Since South Sudan became independent in 2011, they have been facing a humanitarian crisis. This is partly due to displacement from conflicts and refugees from the north pouring in, depleting any resources South Sudan had to support that many people. Poverty, lingering effects from the conflict with Sudan and continued tension with Sudan make South Sudan aid, both in food and non-food aid, vital.
Throughout the crisis in South Sudan, the total USAID and state emergency funding in FY 2017 is a total of $728,685,903. The United States is the largest humanitarian donor to South Sudan. That funding may no longer exist as Mark Green, administrator for the U.S. agency of international development, threatened to cut USAID to South Sudan due to the chaos that is currently taking place there.
Green is considering ending South Sudan aid due to human rights violations and violence that are occurring in the country. In Green’s opinion, South Sudan has become too dangerous for humanitarian workers to bring aid to the country.
Green is also considering the removal of aid because he believes that this growing crisis, with six million people facing life-threatening hunger, is man-made and something that the president of South Sudan, Salva Kirr, can solve.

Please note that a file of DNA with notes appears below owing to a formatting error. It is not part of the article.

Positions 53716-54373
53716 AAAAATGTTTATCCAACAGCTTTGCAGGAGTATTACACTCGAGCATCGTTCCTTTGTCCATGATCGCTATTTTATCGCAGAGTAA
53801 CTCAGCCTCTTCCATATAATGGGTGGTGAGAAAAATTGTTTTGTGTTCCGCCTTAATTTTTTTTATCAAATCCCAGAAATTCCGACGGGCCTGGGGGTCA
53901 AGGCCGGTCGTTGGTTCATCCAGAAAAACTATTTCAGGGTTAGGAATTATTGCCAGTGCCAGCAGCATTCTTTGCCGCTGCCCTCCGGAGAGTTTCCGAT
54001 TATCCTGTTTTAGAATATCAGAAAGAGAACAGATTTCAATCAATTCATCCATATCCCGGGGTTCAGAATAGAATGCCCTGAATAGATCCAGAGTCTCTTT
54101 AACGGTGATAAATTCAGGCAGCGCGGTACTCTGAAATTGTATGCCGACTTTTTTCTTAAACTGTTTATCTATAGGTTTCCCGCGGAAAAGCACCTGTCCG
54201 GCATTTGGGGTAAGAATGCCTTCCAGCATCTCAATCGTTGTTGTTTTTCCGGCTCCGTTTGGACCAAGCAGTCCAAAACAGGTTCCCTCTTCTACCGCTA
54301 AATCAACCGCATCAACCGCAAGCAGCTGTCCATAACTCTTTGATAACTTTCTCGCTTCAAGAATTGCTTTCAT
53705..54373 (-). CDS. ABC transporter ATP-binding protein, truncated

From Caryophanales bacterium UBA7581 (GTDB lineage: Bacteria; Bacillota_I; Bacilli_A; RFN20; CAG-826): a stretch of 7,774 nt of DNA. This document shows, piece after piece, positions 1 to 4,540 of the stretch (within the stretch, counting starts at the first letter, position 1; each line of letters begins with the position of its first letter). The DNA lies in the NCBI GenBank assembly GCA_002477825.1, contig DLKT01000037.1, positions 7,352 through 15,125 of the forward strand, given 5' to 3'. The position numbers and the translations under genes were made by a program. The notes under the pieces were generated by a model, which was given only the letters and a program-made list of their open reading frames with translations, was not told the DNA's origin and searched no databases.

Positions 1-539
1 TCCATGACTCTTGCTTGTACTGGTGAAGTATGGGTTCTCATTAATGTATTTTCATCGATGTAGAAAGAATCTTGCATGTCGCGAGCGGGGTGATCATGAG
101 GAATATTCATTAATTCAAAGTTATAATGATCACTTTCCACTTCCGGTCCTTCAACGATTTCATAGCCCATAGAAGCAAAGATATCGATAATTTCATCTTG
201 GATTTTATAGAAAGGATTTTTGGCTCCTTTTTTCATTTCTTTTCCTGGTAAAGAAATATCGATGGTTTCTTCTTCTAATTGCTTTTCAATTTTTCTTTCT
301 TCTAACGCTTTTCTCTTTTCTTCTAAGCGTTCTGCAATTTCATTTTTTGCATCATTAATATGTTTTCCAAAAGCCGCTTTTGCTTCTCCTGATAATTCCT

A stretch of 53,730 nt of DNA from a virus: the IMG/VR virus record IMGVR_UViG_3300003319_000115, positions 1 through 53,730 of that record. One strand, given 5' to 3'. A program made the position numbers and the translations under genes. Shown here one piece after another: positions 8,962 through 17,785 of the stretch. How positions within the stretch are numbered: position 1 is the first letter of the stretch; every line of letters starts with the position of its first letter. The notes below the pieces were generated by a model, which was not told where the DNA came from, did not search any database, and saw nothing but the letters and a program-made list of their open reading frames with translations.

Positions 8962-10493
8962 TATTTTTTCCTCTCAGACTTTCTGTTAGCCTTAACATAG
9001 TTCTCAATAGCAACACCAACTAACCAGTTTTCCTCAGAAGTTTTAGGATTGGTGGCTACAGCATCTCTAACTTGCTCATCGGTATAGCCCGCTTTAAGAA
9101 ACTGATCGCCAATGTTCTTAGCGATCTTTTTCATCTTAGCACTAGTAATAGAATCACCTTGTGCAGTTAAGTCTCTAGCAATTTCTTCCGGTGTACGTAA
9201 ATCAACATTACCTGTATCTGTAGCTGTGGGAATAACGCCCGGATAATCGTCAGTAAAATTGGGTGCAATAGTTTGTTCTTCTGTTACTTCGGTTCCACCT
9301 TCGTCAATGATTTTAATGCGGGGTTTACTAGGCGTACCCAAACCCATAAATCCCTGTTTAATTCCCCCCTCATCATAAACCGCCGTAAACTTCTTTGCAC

UNICEF said that there are more than 1 million children in South Sudan who are malnourished and are likely to die without intervention. American food donations to South Sudan are said to reach 1.8 million people each month, saving many lives, and if the United States cuts funding, those 1.8 million people will no longer receive that food. It is nearly impossible to match the money that the United States has been giving to South Sudan, so if they do cut the funding, it is highly unlikely that South Sudan will find anyone else to fund them in their place.
In the meantime, there are still many ways that individual American citizens can help the people of South Sudan. UNICEF is accepting monetary donations towards relief efforts. The International Rescue Committee has a strategy action plan for South Sudan through 2020 that aims to create economic wellbeing, safety and health improvements in the country. The UNHR is collecting monetary donations for the people of South Sudan as well.
If South Sudan aid really does get cut, it will make these organizations and any others looking to help with the humanitarian crisis more important than ever.
– Téa Franco